A story of Bertie at Murrayfield Stadium in Edinburgh for a Scotland v the All Blacks rugby match. This is an extract from from A Time of Love and Tartan—a Scotland Street novel.
The existential happiness of 13-0.
Ranald Braveheart Macpherson was delivered to the Pollock flat in Scotland Street wearing his Macpherson tartan kilt with a blue sweater into which the word SCITLAND had been carefully stitched.
Bertie noticed the error immediately and raised it with Ranald. “I don’t think you spell Scotland like that,” he said. “I think there’s an O after the C rather than an I.”
Ranald seemed unconcerned. “It was knitted in China,” he said. “My mummy says that sometimes they spell things wrong in China.”
Bertie nodded. “My Dad says Chinese goods are rubbish,” he said, but then added quickly, “Except for sweaters. He says that Chinese sweaters are really good.”
Ranald seemed pleased. “I like your kilt, Bertie.”
Bertie acknowledged the compliment. His new kilt, purchased for him that morning by his grandmother, was having its inaugural outing – and what better occasion for that than the end-of-season rugby match between New Zealand and Scotland, to be played on the hallowed turf of Murrayfield Stadium? It would be a very important match, Stuart explained, as Scotland had never beaten the all-powerful New Zealanders. There came a time, though, when David overcame Goliath, and so all hope of a victory should not be abandoned.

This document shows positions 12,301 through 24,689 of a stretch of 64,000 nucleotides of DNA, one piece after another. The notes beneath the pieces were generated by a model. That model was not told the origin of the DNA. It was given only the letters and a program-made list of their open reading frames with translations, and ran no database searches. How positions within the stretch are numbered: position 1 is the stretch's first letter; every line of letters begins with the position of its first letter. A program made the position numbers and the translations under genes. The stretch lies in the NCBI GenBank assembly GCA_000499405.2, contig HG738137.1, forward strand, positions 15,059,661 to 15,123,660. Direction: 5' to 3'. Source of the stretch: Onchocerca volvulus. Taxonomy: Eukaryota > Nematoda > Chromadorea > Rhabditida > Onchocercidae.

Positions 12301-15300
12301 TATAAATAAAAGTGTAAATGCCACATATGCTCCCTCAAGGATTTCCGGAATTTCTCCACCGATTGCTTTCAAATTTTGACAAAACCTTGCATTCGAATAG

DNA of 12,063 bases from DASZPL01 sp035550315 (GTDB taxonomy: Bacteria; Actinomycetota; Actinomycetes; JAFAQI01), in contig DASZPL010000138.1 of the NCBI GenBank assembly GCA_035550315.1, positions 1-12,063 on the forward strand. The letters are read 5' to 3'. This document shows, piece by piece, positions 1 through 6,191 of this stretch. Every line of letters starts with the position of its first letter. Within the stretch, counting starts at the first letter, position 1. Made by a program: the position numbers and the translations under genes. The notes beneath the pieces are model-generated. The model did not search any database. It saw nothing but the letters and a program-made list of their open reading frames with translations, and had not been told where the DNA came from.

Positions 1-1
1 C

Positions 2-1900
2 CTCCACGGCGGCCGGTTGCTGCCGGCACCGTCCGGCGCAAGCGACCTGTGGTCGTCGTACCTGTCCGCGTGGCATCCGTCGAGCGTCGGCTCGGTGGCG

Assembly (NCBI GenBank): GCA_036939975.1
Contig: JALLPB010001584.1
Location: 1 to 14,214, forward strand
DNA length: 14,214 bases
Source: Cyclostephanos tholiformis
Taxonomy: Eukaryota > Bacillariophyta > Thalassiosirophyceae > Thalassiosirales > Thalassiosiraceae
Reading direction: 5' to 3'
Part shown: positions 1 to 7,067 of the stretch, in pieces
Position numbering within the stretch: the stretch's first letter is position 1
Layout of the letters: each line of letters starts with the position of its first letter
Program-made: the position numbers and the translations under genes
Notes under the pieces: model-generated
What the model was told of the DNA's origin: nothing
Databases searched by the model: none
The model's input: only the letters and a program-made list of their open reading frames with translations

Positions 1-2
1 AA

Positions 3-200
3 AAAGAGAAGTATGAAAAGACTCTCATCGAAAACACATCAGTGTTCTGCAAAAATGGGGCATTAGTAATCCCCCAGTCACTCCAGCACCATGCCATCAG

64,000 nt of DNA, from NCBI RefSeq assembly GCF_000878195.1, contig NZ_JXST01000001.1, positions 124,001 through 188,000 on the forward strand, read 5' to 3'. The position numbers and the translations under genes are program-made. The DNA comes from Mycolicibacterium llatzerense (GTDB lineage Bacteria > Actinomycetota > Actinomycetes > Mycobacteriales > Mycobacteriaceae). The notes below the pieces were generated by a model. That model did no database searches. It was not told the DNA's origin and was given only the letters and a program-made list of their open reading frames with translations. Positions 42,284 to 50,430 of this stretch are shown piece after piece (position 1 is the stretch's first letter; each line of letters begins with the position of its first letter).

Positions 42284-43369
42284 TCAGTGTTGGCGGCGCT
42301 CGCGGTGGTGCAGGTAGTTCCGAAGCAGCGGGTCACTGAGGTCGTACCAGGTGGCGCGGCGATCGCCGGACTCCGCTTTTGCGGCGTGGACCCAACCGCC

It was a short bus ride to Murrayfield. Walking the rest of the way, they mingled with a growing stream of people heading for the stadium. Here and there along the road, the bagpipes of some optimistic busker skirled through the bright afternoon air. The crowd was good-natured, as rugby crowds invariably are, and numerous Saltires reminded those present of the fact that this was a national occasion – a time for pride and courage in the face of almost certain defeat.
Stuart had prepared the boys for disappointment. “I think we’re going to win,” he said as they made their way towards the ground’s entrance, “but we must remember that these New Zealanders are mighty men. They’re a very strong opposition.”
“But we’re strong too, aren’t we, Daddy?” asked Bertie.
“Sort of,” said Stuart. He did not go into it, but he knew it was a question of selective breeding. In the past, all Scottish rugby players of any note came from the Borders and were the sons of farmers and grain merchants selected by both nature and nurture to push and shove against one another on muddy fields and to hurl themselves against similarly built opponents – all in pursuit of a curiously shaped leather ball. The eugenics that had produced such sturdy young men now seemed no longer to be practised, and Borders farmers were not paying the same attention to build and strength in their selection of a wife. The results were now felt on the rugby pitch.
Once inside the stadium and seated in their allotted places, Bertie and Ranald Braveheart Macpherson could scarcely contain their excitement. When a pipe band marched onto the pitch, they watched in awe, and when at last the Scottish team came out, running courageously through the tunnel from the dressing rooms, both Ranald and Bertie cheered at the top of their lungs. Now came the solemn moment of the singing of Flower of Scotland, that stirring evocation of national spirit in the face of devious English machinations. That the song referred to the fourteenth century was neither here nor there: for many the fourteenth century was but yesterday, and the New Zealanders should bear that in mind.